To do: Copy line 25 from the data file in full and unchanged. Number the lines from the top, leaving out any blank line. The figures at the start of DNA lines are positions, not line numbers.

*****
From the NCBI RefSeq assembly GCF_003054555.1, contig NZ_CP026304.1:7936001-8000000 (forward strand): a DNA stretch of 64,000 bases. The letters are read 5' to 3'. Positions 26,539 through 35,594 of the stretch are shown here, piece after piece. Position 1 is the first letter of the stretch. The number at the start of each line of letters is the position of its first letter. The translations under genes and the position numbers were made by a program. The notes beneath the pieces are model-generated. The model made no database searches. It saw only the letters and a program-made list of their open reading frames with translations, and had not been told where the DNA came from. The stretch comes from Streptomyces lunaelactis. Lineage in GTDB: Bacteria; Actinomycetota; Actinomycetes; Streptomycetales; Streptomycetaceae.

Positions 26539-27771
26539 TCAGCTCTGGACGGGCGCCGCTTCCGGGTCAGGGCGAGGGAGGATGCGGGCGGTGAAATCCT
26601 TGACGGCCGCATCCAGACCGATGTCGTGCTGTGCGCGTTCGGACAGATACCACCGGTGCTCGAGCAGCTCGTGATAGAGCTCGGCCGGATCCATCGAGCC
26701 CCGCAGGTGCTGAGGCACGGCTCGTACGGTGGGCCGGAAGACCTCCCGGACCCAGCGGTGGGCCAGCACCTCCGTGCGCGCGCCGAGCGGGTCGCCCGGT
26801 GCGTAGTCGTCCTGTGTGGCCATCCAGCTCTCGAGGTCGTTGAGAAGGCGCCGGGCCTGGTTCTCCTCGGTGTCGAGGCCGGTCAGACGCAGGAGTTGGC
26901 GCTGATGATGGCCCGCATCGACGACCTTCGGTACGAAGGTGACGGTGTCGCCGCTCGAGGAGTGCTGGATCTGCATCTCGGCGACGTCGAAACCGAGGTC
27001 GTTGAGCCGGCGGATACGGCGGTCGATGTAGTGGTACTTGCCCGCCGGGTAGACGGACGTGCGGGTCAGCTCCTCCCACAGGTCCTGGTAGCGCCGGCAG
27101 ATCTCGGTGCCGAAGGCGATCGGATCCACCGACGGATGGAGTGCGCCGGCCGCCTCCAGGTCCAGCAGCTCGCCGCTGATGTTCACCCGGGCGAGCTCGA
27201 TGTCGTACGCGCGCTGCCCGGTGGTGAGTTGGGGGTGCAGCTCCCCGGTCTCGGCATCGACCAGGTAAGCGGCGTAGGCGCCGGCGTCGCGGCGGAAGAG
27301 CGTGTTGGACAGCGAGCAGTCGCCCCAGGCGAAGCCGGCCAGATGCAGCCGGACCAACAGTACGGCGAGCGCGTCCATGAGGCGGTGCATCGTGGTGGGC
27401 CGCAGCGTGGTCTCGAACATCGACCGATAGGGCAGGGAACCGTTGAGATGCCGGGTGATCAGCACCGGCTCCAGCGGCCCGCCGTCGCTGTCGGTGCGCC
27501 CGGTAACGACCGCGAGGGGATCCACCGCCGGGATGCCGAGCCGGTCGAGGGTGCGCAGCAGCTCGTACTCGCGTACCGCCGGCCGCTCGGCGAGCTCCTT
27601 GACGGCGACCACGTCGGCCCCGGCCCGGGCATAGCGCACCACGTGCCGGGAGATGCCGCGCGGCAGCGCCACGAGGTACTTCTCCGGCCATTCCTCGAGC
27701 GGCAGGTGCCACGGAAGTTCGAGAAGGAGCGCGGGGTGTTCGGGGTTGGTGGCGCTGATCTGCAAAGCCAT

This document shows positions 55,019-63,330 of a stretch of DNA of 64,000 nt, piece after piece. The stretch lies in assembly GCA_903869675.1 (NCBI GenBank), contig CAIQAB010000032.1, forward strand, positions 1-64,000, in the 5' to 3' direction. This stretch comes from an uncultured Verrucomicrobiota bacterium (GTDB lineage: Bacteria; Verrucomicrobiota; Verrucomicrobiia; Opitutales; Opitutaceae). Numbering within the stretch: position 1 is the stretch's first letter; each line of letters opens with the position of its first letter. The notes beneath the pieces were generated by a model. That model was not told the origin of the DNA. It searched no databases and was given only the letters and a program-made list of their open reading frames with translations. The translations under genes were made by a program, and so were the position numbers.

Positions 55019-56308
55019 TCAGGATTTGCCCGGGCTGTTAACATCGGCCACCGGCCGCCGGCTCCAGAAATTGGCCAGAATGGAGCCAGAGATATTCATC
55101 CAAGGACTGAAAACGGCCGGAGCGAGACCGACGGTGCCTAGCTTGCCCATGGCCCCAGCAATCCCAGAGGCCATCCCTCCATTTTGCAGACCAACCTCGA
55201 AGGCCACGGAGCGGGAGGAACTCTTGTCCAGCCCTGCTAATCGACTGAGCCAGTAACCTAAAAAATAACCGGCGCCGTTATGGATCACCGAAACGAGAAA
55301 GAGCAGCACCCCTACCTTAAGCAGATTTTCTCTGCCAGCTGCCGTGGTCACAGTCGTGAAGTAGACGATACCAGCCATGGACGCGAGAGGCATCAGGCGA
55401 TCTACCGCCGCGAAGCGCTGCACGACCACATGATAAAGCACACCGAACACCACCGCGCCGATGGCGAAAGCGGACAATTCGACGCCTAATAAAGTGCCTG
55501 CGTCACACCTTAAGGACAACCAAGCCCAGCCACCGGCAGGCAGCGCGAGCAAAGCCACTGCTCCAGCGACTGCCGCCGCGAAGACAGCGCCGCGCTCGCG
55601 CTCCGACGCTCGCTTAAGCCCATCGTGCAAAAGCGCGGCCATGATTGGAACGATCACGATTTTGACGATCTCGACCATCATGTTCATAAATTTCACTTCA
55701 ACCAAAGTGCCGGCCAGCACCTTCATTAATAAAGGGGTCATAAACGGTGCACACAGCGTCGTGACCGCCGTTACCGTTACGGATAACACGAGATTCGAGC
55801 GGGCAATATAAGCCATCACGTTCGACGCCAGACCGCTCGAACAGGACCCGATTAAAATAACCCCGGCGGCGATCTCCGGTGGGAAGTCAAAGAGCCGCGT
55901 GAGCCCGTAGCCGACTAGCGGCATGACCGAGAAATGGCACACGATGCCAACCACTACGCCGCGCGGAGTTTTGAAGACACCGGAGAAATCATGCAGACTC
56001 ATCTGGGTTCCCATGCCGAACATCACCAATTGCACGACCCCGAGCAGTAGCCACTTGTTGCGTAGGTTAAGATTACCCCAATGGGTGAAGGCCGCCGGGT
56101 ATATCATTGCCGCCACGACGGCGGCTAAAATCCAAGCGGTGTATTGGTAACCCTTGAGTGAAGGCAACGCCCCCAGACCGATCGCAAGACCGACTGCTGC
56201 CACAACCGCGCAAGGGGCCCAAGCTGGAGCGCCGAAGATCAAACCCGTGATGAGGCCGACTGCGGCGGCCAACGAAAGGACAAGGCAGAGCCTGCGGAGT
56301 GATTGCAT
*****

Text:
55701 ACCAAAGTGCCGGCCAGCACCTTCATTAATAAAGGGGTCATAAACGGTGCACACAGCGTCGTGACCGCCGTTACCGTTACGGATAACACGAGATTCGAGC